Remember The Most About Federal Prison?
Recently I began answering questions on Quora.com. I am enjoying roaming the site and answering questions about ethics, federal prison and life in general.
Over the coming weeks, I will post some of the answers I shared about life in federal prison.
One of the questions was, “What do I remember the most about federal prison? My answer follows…
I vividly remember the dignity of long-term prisoners, like Michael Santos and many others.
One may expect that many first time nonviolent drug offenders serving unnecessarily long sentences as a result of mandatory minimum sentences would spend their days complaining. You’d be wrong!
My bunkee, for example, Tai was serving a 20 year sentence for trafficking in marijuana from Hawaii. Tai didn’t have any of the breaks and privileges that I had taken for granted in life.
His father died before he was born. He was raised by a single mom who worked three jobs in Hawaii. He began using drugs in junior high and he dropped out of school in high school to become a drug dealer.
My goal in this post is to not draw a comparison between sentences of nonviolent drug offenders and white-collar criminals.
I will, however, briefly mention that I was only sentenced to 18 months as a consequence of my white collar crime. I was fortunate enough to retain the best lawyers and I was able to remain free on bond to create a new record that impacted my ultimate sentence.
Tai, I learned in prison, was immediately remanded to custody in a holding cell in Hawaii. He was unable to post bond as he waited for more than 18 months to be sentenced. It’s clear that he did not have the opportunity to mitigate and prepare for sentencing as many other defendants do.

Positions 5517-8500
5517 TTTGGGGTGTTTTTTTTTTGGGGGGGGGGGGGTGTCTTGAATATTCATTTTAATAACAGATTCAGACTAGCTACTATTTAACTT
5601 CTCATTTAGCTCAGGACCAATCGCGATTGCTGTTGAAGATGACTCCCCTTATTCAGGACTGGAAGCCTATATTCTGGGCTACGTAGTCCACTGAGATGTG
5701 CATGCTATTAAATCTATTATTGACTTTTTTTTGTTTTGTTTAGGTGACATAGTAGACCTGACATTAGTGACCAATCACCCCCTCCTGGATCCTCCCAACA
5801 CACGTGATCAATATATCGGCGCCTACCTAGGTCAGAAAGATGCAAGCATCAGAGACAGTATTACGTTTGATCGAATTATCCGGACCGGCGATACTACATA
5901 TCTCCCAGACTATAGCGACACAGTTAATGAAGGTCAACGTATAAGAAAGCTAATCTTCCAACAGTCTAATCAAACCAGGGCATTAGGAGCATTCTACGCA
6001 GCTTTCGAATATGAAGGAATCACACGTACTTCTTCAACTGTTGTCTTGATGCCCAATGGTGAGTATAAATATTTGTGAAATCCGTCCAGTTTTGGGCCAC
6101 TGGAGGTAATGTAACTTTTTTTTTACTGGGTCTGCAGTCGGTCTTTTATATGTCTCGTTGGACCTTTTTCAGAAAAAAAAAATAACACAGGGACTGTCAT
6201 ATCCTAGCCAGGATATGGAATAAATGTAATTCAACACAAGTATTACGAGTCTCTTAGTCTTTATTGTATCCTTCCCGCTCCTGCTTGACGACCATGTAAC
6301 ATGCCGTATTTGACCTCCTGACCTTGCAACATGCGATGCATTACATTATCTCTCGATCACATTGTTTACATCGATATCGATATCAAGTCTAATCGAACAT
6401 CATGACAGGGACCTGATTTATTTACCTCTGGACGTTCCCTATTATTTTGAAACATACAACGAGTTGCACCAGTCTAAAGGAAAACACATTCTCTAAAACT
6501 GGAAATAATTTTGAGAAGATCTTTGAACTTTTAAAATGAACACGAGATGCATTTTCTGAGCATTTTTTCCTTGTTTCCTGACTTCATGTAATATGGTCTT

“Bud, you never seem mad. You are serving two decades for selling dope. That’s crazy yet you never complain. You wake early, pray, exercise, mentor young prisoners. You talk about being grateful simply because you’re alive. When I’m out of bread, you put your last piece in my locker. All you do is give back and you never complain,” I told him.
“I see too many guys with short sentences focus on what they don’t have. It’s simple. I’ve learned to focus on what I do have and that’s a lot,” he said humbly.
After speaking with him and others who had fallen victim to our countries obsession with mass incarceration, I grew embarrassed that I had at one time complained about my 18 month sentence. I was so fortunate.
When I thought about this question, I had initially planned to answer it differently. I was planning to write about a white supremacist with whom I served time or useless guards who do very little to actually correct. But that would be too easy, too cliché.
Maybe this answer isn’t exciting. But that’s OK. When I’m asked when I remember most, it’s simple: The dignity and strength embodied by long-term prisoners who never complain inspires me. These good men who should have been released years and years ago, yet remain in prison, find ways to improve the lives of others. I will never forget it.